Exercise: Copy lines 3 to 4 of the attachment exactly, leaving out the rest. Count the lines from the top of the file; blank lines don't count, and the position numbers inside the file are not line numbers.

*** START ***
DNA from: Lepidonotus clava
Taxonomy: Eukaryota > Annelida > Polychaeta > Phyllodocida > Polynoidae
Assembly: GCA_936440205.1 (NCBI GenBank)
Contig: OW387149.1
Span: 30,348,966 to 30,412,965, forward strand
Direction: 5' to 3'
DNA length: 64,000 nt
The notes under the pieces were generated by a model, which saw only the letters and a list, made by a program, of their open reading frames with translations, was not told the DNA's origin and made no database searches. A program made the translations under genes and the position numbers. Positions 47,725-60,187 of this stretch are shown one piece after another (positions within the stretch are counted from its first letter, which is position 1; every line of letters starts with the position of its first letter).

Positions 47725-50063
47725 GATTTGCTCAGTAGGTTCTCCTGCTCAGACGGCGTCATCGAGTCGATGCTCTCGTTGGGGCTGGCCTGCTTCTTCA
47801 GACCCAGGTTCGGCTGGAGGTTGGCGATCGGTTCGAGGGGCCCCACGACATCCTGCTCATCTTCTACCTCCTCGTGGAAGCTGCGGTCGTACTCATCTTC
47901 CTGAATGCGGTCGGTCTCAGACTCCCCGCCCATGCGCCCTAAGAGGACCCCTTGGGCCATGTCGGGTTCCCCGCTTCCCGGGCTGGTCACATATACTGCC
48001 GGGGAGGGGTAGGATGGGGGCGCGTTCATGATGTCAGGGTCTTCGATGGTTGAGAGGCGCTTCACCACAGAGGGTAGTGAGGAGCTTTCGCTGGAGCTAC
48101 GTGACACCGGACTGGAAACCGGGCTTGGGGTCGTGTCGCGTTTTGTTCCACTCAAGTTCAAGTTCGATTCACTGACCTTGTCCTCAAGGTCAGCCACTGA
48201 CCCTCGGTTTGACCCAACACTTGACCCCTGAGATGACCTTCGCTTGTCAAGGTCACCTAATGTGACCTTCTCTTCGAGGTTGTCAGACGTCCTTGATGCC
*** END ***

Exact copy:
Assembly: GCA_936440205.1 (NCBI GenBank)
Contig: OW387149.1